Here are three sets of networking tips based on this presentation format. Next time you are wondering how to network, start with this basic set up and have answers ready to these questions.

  • Structure: How do you want to present your information? Do you have a compelling self-introduction? Do you have a prepared question for asking to follow-up? Do you start with your job description? Or do you want to talk about family and more personal items? Do you have a prepared introduction or description (so that you don't fumble when asked)? Do you have an interesting or engaging answer to the (sometimes repetitive) questions you get asked?
  • Content: What do you tell them about you? How much detail about your job, family and interests do you want to reveal? Are you familiar with the news or issues of the day? Do you have some standard questions that you always ask? What do you say or talk about if the conversation flags?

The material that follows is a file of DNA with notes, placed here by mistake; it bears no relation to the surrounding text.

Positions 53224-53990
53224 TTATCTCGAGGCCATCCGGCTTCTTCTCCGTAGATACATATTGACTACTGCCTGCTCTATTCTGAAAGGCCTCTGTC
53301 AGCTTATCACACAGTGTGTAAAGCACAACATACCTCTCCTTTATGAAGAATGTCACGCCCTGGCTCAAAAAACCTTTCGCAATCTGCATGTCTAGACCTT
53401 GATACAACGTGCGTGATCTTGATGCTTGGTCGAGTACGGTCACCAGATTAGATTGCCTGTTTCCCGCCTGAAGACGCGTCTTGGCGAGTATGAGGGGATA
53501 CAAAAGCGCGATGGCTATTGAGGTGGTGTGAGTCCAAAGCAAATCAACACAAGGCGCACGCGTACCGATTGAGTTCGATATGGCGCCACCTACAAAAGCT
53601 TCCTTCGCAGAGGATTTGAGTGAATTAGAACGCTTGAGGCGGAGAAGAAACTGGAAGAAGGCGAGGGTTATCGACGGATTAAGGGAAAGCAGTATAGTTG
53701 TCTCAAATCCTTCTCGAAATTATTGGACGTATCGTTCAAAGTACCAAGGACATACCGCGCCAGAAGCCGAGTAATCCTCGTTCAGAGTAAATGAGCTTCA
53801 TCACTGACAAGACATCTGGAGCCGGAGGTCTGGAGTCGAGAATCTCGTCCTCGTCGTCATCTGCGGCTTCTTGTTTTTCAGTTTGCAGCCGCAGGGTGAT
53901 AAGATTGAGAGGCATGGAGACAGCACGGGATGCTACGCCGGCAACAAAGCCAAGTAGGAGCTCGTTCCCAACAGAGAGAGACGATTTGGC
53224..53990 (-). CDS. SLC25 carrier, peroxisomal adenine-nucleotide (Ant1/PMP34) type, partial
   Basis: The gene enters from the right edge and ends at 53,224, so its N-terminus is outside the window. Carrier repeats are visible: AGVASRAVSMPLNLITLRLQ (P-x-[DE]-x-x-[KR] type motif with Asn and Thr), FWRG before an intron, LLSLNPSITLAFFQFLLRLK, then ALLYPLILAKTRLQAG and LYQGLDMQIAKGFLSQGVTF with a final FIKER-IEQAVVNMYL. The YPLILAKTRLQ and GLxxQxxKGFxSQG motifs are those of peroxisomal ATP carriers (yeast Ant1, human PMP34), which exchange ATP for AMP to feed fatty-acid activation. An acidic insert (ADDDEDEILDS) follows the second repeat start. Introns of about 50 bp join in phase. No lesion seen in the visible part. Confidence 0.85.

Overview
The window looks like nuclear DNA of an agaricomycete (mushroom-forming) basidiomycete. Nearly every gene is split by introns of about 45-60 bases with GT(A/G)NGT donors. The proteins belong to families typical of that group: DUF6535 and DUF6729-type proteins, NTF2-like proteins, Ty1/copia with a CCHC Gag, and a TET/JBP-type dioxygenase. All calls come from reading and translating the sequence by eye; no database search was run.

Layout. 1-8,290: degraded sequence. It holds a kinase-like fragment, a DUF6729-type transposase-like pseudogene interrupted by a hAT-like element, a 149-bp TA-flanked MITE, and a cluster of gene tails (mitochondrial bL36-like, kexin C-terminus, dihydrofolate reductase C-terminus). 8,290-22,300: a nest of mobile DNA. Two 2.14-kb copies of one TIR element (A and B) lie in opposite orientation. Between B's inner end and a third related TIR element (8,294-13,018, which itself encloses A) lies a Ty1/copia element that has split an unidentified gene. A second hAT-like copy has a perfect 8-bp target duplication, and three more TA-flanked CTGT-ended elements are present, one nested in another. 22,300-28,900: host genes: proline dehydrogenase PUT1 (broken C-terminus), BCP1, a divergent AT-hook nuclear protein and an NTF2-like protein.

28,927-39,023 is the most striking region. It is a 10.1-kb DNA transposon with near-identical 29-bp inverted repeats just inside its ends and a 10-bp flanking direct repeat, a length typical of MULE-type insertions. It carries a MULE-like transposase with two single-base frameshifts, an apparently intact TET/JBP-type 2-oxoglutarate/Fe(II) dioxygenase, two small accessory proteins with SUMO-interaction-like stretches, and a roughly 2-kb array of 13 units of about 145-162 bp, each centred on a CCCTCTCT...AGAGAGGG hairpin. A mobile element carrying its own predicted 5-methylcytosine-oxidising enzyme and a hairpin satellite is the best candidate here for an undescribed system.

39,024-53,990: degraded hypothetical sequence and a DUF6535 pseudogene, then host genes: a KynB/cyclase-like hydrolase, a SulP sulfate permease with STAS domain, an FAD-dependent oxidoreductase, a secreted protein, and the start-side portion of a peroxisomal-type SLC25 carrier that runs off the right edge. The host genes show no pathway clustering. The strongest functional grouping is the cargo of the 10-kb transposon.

• <

    li>Delivery: How do you present yourself? Do you know whether you're coming across as interested or bored? Energetic or lethargic? Smiling or serious? Do you rush through your personal introduction because you've heard it a thousand times (it's the first time for them)? What is your body language saying? Does your clothing and manner reflect your profession and position?

Take these networking tips to plan ahead for your networking experiences. Plan what you are going to say and like an experienced speaker, practice but don't memorize so that it still sounds natural and spontaneous (this is part of good delivery).

Next time you wonder what you're going to do and say at the next business event or club meeting, think about your structure, content, and delivery. Professional speakers prepare in advance, why not you?

About the Author: Beth Bridges is The Networking Motivator™ and creator of the 5 Part Networking Success Plan ™, a simple networking system that can help anyone from business owners to sales agents to college students develop a powerful network. Subscribe to the weekly Networking Motivator Newsletter at www.thenetworkingmotivator.com for a quick boost of networking inspiration, information and motivation.”